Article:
Davis-Saltzman feature airing tonight on CBS

By By Johnathan Manning / American Press

The legal issues and the individuals involved are what drew “48 Hours” to feature a local murder trial, a show correspondent

said.

Tonight’s episode, “Friends for Life,” which will air at 9 p.m. on CBS, will focus on Robyn Little Davis’ and Carol Noland

Saltzman’s second-degree murder trial.

The two women were convicted in May of shooting to death Davis’ husband, Brian Davis, whose bullet-riddled body was found

off Wagon Wheel Lane in Big Lake in 2008.

Prosecutors built their case around circumstantial evidence, including cell phone records, which “makes the case fascinating

and scary at the same time,” said Erin Moriarty, “48 Hours” correspondent.

“There isn’t a lot of evidence to tie them to it, on the other hand, there aren’t a lot of other explanations of what could

have happened to Brian,” she said.

Jurors handed down an 11-1 guilty verdict, which will be discussed on the show since Louisiana is one of only two states that

don’t require a unanimous decision for a guilty verdict, Moriarty said.

“In most other states there would have been a mistrial, they would have gone home,” she said.

Moriarty, a lawyer, said that the case is the second in Lake Charles that she has covered for “48 Hours” ­— ­the other was

Wilbert Rideaux.

She interviewed Davis and Saltzman, as well friends and family members of theirs, as well as prosecutor Rick Bryant, Calcasieu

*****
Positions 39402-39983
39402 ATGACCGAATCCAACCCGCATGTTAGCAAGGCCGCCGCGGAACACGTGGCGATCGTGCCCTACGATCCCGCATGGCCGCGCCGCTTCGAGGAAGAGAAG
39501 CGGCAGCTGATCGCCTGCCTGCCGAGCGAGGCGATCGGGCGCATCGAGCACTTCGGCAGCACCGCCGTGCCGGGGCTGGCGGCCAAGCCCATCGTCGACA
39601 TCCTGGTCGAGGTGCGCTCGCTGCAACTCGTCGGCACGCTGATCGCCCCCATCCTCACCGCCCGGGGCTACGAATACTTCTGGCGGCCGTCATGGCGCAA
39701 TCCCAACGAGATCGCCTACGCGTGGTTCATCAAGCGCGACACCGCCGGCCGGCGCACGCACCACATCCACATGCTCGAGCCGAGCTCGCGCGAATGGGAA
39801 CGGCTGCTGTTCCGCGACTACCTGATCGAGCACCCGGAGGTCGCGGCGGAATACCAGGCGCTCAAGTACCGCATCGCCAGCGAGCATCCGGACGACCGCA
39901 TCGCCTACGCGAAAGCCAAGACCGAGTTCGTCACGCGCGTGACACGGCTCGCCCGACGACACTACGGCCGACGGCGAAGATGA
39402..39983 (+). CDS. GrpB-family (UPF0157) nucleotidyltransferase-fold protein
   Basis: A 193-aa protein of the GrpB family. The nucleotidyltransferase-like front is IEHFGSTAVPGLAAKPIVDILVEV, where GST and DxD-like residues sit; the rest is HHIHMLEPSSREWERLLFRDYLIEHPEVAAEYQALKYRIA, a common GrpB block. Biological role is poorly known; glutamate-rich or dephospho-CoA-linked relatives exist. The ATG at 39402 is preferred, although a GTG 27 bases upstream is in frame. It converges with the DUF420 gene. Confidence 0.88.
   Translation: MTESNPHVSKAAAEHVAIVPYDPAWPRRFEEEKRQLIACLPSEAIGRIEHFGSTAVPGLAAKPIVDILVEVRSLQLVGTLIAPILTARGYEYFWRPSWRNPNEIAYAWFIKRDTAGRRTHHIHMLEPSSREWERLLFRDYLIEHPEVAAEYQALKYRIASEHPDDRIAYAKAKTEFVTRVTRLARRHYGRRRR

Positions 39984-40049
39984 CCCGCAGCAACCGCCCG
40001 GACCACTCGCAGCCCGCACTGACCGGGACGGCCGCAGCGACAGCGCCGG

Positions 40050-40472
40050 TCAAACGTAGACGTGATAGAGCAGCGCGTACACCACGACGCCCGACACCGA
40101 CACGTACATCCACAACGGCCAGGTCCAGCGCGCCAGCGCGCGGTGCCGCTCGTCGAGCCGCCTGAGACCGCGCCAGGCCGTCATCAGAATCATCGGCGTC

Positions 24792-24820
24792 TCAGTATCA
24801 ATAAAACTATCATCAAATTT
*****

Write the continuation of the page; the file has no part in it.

Parish Sheriff Tony Mancuso and defense attorney Glen Vamvoras.

“It’s a very interesting mix of individuals as well as issues,” Moriarty said.

Moriarty said her interviews with Davis and Saltzman were particularly interesting.

“We examine the case but you can’t examine it without meeting the two defendants,” she said. “I’ve never quite met two murder

defendants like Robyn and Sissy. They were very open with me and they allowed me, before trial, to do a full interview.”

She said during her interview with Bryant, she said him, “Come on, they really don’t look or seem” like murderers.

“What does a murder suspect look like?” she said Bryant replied.

Moriarty said she agrees with that, but “when you spend time with them, it is very difficult to believe these two women set

out to cold-heartedly kill Robyn’s husband. “Motive aside, it’s just hard to believe.”

She said the case will also focus on the cell phone records.

“Even the cell phone evidence didn’t absolutely pinpoint their location, but it was enough to raise questions about their

stories and that ultimately becomes very important,” Moriarty said.

“We now see cell phone evidence being used in nearly every case. Even though it is not digital DNA, jurors sometimes treat

it as much.”